My friend Chris was not nearly as excited about IKEA as I was.
I love how organized it much better than American Furniture Warehouse in Colorado because you don't have to see every item at the same time, making it way less overwhelming. Plus, they serve meatballs in the snack bar....take that Jake Jabs. (This will only make sense to Colorado people!)
We spent the day getting lost in downtown Düsseldorf, even with the GPS as I am not accustomed to driving around here. I'm much better on foot, buses, and trams. It was actually pretty stressful having to drive around downtown because I am forever scared of sharing the lane with trams. My house looks much better now though thanks to all of this scary downtown driving. And, when I have Thanksgiving at my house, people will be able to use matching silverware AND plates. Yahoo!

Our next adventure was a 2.5 hour train ride to Amsterdam...or Hamsterdam as a partially-illiterate, stoner 8th grader whom I used to teach, called it. He told us that school wasn't important because he was going to move to Hamsterdam and sell weed. Good luck, buddy. The law is changing and only Dutch citizens will be able to buy it. And here I thought that he'd might have actually made it there...NOT. (His dad also liked to remind me in some super tactful, but regularly sent emails that his tax dollars paid my salary. I wanted to remind him that my tax dollars paid for drug prevention programs that were obviously not working either.)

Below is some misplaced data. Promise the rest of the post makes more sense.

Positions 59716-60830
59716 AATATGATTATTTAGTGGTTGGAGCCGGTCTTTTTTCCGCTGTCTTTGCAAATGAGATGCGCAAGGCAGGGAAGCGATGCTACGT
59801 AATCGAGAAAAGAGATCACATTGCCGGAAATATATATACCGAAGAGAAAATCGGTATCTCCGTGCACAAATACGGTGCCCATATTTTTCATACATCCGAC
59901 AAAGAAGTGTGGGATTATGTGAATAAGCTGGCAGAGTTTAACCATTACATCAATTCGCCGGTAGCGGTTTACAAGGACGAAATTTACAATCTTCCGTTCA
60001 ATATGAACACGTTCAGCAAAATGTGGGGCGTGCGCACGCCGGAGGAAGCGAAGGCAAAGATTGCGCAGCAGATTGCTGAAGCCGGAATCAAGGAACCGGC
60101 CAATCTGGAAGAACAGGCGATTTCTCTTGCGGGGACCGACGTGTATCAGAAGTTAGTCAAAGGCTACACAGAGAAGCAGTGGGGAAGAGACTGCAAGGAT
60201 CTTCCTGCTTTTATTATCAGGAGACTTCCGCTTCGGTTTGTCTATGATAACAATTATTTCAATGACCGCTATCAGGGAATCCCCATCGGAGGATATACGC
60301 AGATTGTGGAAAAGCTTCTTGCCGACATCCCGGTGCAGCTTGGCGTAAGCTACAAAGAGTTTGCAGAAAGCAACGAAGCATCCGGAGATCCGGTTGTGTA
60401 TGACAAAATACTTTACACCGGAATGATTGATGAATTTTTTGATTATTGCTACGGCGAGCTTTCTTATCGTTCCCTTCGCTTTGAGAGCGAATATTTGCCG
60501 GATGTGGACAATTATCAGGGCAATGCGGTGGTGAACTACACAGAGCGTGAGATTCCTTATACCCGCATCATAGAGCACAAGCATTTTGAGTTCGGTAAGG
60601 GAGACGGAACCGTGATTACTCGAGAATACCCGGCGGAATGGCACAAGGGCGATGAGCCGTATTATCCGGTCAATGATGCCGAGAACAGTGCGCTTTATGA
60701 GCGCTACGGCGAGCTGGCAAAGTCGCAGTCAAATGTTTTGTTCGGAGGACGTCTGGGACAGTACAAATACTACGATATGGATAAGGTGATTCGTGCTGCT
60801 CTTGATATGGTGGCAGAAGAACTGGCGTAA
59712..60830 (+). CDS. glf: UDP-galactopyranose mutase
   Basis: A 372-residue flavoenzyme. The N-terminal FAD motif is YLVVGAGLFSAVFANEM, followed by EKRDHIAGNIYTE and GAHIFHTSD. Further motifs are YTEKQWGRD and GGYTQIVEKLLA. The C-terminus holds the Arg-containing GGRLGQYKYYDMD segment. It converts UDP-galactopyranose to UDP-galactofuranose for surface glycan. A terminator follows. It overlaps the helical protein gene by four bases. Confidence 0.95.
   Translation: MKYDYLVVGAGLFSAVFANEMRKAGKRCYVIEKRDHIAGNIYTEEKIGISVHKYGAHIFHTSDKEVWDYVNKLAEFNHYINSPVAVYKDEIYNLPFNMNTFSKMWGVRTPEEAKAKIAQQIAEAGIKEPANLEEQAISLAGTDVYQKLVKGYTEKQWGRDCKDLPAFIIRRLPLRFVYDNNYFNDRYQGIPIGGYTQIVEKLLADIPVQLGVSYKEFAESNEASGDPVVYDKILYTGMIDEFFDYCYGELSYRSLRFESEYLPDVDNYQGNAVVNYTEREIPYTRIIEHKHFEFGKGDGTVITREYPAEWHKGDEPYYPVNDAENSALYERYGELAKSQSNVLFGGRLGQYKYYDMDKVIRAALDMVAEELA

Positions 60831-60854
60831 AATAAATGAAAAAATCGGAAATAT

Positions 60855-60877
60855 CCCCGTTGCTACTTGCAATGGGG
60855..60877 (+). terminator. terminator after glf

Yay for sun! This is the first trip here where I've seen blue sky!
You can totally understand why Van Gogh freaked out the first time he went to the South of France and saw the sun!

We had a great time in Amsterdam, stayed at a wonderful hotel, ate delicious sandwiches (twice from the same place they were so good) and went out for AMAZING Indonesian food with my friend Jonathan who lives there. I could totally live there. We did all the typical stuff...Anne Frank House Museum, Van Gogh museum, canal walks, and of course, a canal boat tour (where, as usual, I fell asleep just for a quick is just so warm and rocks you, I cannot help myself.).